The European Union agreed on Monday to ban Cote d'Ivoire's incumbent President, Laurent Gbagbo and his aides, the BBC reported. The Gbagbo regime is likely to be slapped with harsh sanctions from the West. The sanction could also include freezing the personal overseas assets of the president and his men and issuing visa bans.

The international community also threatened the president that he could face a prosecution at the International Criminal Court. United States had already issued directives to its non-emergency staff to leave the country immediately. Britain, Holland and Belgium also followed suit.

African and international leaders have stepped up pressure on Gbagbo, threatening use of force to unseat him. Kenyan Prime Minister Raila Odinga already stated that African nations would consider ousting the incumbent president by force if needed. The deadline set by French President Nicholas Sarkozy demanding that Gbagbo should step down also expired on Sunday.

Violence is escalating in the region, as Gbagbo's aides have called upon their followers to prepare for a battle against the opposing Alassane Ouattara faction. In a televised speech, Gbagbo demanded that the 9,000 UN peacekeepers and 900 French troops stationed in the country following a civil war should leave immediately. The opposition also accused Gbagbo of recruiting rebel fighters from Liberia and Angola to kill their supporters. Reports suggest that more than 150 people have been killed so far in the violence following the country's general elections.

The country seems to be on the brink of civil war as neither of the groups refused to stand down. United Nations on Monday maintained that it was receiving reports of increasing human rights abuses that included abductions of hundreds civilians mainly from the political opposition. UN officials stated that the armed groups behind the abductions are being helped by the personnel from the Defense and Security Forces.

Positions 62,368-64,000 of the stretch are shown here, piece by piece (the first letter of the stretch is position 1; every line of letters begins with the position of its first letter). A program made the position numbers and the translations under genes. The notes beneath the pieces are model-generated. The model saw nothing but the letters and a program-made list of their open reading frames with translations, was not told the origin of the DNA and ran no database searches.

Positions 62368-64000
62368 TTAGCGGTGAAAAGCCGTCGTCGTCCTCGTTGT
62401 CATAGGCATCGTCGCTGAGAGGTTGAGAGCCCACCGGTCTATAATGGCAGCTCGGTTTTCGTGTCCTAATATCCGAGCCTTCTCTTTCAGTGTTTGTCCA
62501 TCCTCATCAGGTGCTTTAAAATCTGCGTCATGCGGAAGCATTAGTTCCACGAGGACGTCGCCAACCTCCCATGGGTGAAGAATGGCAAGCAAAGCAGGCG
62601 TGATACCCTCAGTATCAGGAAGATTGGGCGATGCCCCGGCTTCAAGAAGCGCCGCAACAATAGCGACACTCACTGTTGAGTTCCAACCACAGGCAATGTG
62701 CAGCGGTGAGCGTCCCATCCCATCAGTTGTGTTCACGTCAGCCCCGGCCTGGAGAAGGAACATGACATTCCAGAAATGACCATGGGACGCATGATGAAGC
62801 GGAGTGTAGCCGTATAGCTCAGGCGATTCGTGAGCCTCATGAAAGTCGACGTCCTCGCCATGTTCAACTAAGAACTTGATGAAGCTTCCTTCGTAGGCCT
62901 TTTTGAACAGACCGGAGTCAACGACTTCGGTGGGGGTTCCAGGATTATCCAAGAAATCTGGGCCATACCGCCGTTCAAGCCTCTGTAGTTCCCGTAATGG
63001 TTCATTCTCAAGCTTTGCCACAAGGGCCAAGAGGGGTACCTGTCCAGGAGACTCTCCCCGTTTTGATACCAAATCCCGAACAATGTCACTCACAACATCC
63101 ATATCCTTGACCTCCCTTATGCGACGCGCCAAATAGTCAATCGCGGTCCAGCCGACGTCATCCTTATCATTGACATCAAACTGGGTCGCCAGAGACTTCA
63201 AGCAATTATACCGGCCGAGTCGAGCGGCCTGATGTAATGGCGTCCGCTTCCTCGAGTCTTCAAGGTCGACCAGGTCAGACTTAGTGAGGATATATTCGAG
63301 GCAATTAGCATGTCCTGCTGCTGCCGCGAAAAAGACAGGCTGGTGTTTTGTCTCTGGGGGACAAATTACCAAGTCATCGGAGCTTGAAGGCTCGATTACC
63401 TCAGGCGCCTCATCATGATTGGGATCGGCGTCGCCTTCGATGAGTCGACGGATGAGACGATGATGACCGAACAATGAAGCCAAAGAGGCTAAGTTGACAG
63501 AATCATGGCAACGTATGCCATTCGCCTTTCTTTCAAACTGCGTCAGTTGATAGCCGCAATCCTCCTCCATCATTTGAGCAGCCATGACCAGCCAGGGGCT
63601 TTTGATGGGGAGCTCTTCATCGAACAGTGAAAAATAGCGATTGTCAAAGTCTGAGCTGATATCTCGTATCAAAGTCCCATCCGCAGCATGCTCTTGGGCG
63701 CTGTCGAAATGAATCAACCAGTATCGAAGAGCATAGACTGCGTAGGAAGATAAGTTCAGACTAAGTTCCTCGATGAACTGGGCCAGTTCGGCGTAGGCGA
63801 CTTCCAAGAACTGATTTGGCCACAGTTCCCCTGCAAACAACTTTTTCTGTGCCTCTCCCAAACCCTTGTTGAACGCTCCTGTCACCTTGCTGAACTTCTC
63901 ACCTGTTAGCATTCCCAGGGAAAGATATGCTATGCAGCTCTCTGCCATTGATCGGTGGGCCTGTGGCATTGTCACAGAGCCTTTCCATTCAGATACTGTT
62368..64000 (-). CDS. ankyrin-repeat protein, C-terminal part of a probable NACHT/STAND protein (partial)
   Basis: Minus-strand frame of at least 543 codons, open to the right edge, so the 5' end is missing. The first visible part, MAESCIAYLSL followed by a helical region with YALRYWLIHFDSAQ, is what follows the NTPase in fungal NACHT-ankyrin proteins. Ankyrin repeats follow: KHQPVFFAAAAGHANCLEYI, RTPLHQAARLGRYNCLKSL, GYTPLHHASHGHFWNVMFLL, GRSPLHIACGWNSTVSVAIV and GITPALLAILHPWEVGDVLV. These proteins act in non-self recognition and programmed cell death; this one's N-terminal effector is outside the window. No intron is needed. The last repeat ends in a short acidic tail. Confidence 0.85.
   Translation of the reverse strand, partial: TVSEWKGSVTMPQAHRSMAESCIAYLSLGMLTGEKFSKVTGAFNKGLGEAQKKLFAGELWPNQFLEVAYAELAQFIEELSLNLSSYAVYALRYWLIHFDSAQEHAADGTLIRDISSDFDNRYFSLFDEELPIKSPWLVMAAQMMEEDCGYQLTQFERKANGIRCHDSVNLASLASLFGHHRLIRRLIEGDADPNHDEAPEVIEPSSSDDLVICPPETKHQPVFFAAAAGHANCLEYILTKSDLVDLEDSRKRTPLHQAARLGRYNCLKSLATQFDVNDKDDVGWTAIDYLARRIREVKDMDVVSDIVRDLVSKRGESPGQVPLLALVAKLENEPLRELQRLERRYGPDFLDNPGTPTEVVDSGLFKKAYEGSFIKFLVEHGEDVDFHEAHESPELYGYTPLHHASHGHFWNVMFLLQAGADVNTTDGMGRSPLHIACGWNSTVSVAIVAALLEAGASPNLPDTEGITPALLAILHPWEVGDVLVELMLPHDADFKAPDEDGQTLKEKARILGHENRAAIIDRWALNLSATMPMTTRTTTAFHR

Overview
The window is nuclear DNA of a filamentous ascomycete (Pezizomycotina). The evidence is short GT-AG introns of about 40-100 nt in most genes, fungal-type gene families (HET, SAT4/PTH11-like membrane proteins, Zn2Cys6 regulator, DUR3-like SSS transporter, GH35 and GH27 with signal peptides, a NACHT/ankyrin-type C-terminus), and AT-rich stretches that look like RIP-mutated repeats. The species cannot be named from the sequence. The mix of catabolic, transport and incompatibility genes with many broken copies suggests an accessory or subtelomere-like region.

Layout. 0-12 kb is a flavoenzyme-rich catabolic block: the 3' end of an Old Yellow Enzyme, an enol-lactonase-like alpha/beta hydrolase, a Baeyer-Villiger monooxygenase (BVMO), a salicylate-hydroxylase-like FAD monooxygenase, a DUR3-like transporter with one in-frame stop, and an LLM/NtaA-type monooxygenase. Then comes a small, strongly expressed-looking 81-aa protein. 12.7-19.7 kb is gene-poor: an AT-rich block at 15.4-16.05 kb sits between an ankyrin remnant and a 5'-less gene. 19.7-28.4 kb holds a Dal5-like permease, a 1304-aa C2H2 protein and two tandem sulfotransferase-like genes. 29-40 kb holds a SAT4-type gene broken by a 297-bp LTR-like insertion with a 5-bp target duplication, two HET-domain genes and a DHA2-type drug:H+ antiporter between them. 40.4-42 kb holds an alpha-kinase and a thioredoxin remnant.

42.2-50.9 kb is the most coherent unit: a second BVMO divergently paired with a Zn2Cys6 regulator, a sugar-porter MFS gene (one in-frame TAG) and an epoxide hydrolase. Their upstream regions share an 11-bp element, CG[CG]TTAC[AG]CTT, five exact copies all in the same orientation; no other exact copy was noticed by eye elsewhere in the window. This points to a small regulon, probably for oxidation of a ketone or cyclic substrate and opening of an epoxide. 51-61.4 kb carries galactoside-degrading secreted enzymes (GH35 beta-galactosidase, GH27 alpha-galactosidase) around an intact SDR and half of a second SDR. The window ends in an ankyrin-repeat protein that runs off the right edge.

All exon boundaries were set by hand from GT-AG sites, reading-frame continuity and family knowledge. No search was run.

The deteriorating security conditions in the country and the interference with freedom of movement of UN personnel have made it difficult to investigate the large number of human rights violations reported, Navi Pillay, the UN high commissioner for human rights, said in a statement.

Abducted persons are reportedly taken by force to illegal places of detention where they are held incommunicado and without charge. Some have been found dead in questionable circumstances, she added.

Following elections last month, the Independent Electoral Commission (IEC) declared Ouattara to have won the run-off by 54.1 per cent of votes to 45.9 per cent. The United Nations, U.S. along with several other European countries extended their congratulations to Ouattara. But the country's Constitutional Council named Gbagbo as winner overturning the earlier results. The president of the council, Paul Yao N'Dre, stated that after excluding votes in seven regions that were marred by irregularities, Gbagbo won the polls by 51 per cent to Ouattara's 48 per cent.

Supporters of both parties clashed on the streets amid violent protests, especially in the country's former capital of Abidjan.